Remedy:

Having a high morale will go a long way to ensuring you do not have a toxic work culture. Managing your people with a foundation of positive reinforcement, even when critiquing their performance, is pivotal to curing low morale. Nobody wants to be told they aren’t good enough or aren’t trying hard enough. “Good job” goes a long way in the good times. “We are doing great and will get through this” goes even further in the hard times. Also, be sure to trust your people. Micro-managing them will breed frustration and annoyance among your staff: trust that they know how to do their job and if and when they could do it better, give them feedback.


High turnover of staff.

Signs of infection:

  • New people don’t stay very long
  • You are constantly recruiting and training new employees

Remedy:

High staff turnover is the most obvious sign that something isn’t right in your business. Unfortunately, the reasons for it can be multi layered. It could be due to any of the other symptoms mentioned. To cure this, you must cure the other symptoms because constantly having to hire and bed in new staff will slow your  progress and cost you a lot of money. Whereas a happy, experienced team who know the business will get more done, better and faster.


(Uh oh) You.

Signs of infection:

  • You set unrealistic expectations of your staff
  • You are cold and unsympathetic
  • You do not listen to your staff
  • You instil fear in your staff
  • You are hypocritical
  • You scapegoat individuals

Remedy:

Whoa there! That comes off seriously judge-y doesn’t it? I firmly believe that as leaders, we are doing the best we can, with the resources we have.  But this doesn’t stop employees in a toxic culture thinking (even saying) things like this about you.  Being a strong leader, who makes decisions and manages their staff from a place of positivity and genuine care, will cure every symptom of a toxic culture that you have. Take the steps to build and nurture your people into a team who work for one another to achieve their goals. Make your staff feel wanted and appreciated through positive reinforcement. Make them stay because they are loyal to you, their team members and the work culture you have built.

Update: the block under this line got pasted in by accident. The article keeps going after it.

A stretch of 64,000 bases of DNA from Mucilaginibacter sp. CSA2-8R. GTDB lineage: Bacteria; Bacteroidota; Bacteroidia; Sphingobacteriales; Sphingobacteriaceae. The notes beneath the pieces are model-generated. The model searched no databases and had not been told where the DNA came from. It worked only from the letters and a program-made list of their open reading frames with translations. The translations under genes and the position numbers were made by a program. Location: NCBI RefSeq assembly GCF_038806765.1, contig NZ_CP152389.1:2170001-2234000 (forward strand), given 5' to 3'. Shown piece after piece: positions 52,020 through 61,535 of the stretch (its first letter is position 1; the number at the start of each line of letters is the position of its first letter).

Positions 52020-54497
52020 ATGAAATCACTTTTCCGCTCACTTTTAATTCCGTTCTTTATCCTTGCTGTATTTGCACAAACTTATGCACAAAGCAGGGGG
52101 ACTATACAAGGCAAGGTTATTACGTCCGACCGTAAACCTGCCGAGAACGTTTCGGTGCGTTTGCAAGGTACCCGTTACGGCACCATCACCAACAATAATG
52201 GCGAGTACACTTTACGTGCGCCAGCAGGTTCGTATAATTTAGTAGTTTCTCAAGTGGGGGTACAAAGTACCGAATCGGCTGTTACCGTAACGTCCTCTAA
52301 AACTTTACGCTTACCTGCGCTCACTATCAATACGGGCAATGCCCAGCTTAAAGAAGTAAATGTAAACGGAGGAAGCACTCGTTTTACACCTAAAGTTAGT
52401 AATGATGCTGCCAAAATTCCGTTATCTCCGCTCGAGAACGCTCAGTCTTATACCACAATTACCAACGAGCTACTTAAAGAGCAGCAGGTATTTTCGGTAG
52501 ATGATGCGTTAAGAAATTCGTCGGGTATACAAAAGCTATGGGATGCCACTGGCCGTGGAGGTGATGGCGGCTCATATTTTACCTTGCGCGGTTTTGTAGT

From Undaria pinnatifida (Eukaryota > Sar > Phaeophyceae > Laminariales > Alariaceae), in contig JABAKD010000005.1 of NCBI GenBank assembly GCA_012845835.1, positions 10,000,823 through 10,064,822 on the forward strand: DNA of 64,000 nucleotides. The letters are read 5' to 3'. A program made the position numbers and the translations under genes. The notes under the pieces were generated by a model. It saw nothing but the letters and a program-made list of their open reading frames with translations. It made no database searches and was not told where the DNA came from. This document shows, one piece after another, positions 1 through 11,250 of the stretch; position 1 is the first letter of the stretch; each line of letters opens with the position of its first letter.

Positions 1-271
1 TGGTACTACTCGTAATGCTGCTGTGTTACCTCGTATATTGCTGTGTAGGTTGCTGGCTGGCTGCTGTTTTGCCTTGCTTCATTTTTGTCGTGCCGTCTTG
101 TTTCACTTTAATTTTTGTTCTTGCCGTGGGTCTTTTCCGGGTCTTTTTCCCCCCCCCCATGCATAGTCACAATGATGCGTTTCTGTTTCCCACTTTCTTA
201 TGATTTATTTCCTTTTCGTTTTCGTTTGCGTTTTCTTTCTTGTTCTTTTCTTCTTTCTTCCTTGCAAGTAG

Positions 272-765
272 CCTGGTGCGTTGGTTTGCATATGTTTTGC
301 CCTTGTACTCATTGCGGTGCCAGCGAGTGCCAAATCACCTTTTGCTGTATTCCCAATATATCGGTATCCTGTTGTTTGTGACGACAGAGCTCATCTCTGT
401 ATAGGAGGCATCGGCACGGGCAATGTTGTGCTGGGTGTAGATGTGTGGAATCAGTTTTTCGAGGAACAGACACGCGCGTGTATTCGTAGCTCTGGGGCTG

Toxic cultures are nasty places to be.  But as a leader, wouldn’t you like to be part of the clean up crew?

Author: Pedro Diaz
Pedro-Diaz-authorPedro Diaz is the CEO of Workplace Mental Health Institute. He’s an author and accredited mental health social worker with senior management experience. Having recovered from his own experience of bipolar depression, Pedro is passionate about assisting organisations to address workplace mental health issues in a compassionate yet results-focussed way. He’s also a Dad, Husband, Trekkie and Thinker.

Connect with Pedro Diaz on:
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workplace-bullying

Am I Leading or Bullying?

workplace-bullyingWe know the script.  Hard ass movie general breaks all the rules, saves world, emerges a hero.  Visionary CEO fires people if they can’t describe the value they add to the company within the space of a lift ride, creates fanatical product following, investors rejoice. Political leader promises to ‘drain swamp’, lies repeatedly, maintains multiple conflicts of interest, but that’s ok because we need a guy who’s going to shake things up.

But what lies beneath the gloss and spin of these stories?  Does the need to ‘make big change’ excuse treating people with less respect than they deserve?  Is it in fact required?

A strong leader recognises that every one of their people are different; they apply that in their interactions with them, and are respected for it. A bully, by contrast, intimidates, threatens and singles out employees. They are feared – not respected – and there is a big difference.

Sir Alex Ferguson, the former Manchester United manager who built the club into one of the true commercial juggernauts of our time over an unparalleled 26-year reign, and who has advised the likes of former British Prime Minister Tony Blair (and will be quoted more than once in this post) sums this up perfectly:

“You can’t aspire to be loved, because that isn’t going to happen, nor do you want people to be frightened of you. Stay somewhere in the middle and have them respect and trust and see you as fair.”

So, what makes a strong leader? How can he or she learn who their employees are, how to lead them, motivate them and keep them on course without sacrificing the three pillars of respect, trust and fairness?

The answers to these questions are slightly more complex. A strong leader observes his or her people and learns about what kind of person they are: What are their habits? How do they express enthusiasm? And if their habits break or their enthusiasm dips, how can you help them get back to their best? This is the essence of leadership: managing people as individuals, and recognising that what works for one person does not necessarily work for another.

Secondly, a strong leader positively reinforces their people. To again quote Sir Alex: